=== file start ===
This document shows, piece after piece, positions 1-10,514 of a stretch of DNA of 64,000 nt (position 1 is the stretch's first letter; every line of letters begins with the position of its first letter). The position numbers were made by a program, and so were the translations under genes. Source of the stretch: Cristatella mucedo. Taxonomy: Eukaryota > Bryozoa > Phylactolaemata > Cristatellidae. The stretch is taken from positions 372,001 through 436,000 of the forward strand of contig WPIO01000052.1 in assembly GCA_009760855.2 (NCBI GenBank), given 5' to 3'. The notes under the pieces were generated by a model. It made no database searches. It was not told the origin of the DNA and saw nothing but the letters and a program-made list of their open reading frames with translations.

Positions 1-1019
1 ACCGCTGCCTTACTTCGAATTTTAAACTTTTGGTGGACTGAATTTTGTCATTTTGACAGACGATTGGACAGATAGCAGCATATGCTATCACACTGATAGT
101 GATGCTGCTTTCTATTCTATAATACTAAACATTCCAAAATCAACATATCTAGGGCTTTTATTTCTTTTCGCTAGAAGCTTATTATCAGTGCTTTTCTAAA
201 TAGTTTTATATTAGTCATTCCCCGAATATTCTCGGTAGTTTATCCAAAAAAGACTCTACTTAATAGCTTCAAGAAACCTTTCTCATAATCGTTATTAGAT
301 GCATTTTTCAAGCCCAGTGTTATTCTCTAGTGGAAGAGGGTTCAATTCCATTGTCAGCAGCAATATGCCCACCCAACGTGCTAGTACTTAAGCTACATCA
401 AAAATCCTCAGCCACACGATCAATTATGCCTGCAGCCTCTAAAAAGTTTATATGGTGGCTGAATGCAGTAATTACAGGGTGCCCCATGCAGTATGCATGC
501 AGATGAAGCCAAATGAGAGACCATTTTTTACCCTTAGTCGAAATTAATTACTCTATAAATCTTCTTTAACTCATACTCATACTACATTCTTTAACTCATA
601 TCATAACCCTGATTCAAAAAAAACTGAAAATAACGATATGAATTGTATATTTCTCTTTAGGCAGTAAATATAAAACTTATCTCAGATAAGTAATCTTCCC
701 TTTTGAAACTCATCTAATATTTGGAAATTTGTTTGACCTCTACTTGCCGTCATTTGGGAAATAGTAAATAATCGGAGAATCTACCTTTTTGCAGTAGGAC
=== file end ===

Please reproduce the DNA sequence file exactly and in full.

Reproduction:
This document shows, piece after piece, positions 1-10,514 of a stretch of DNA of 64,000 nt (position 1 is the stretch's first letter; every line of letters begins with the position of its first letter). The position numbers were made by a program, and so were the translations under genes. Source of the stretch: Cristatella mucedo. Taxonomy: Eukaryota > Bryozoa > Phylactolaemata > Cristatellidae. The stretch is taken from positions 372,001 through 436,000 of the forward strand of contig WPIO01000052.1 in assembly GCA_009760855.2 (NCBI GenBank), given 5' to 3'. The notes under the pieces were generated by a model. It made no database searches. It was not told the origin of the DNA and saw nothing but the letters and a program-made list of their open reading frames with translations.

Positions 1-1019
1 ACCGCTGCCTTACTTCGAATTTTAAACTTTTGGTGGACTGAATTTTGTCATTTTGACAGACGATTGGACAGATAGCAGCATATGCTATCACACTGATAGT
101 GATGCTGCTTTCTATTCTATAATACTAAACATTCCAAAATCAACATATCTAGGGCTTTTATTTCTTTTCGCTAGAAGCTTATTATCAGTGCTTTTCTAAA
201 TAGTTTTATATTAGTCATTCCCCGAATATTCTCGGTAGTTTATCCAAAAAAGACTCTACTTAATAGCTTCAAGAAACCTTTCTCATAATCGTTATTAGAT
301 GCATTTTTCAAGCCCAGTGTTATTCTCTAGTGGAAGAGGGTTCAATTCCATTGTCAGCAGCAATATGCCCACCCAACGTGCTAGTACTTAAGCTACATCA
401 AAAATCCTCAGCCACACGATCAATTATGCCTGCAGCCTCTAAAAAGTTTATATGGTGGCTGAATGCAGTAATTACAGGGTGCCCCATGCAGTATGCATGC
501 AGATGAAGCCAAATGAGAGACCATTTTTTACCCTTAGTCGAAATTAATTACTCTATAAATCTTCTTTAACTCATACTCATACTACATTCTTTAACTCATA
601 TCATAACCCTGATTCAAAAAAAACTGAAAATAACGATATGAATTGTATATTTCTCTTTAGGCAGTAAATATAAAACTTATCTCAGATAAGTAATCTTCCC
701 TTTTGAAACTCATCTAATATTTGGAAATTTGTTTGACCTCTACTTGCCGTCATTTGGGAAATAGTAAATAATCGGAGAATCTACCTTTTTGCAGTAGGAC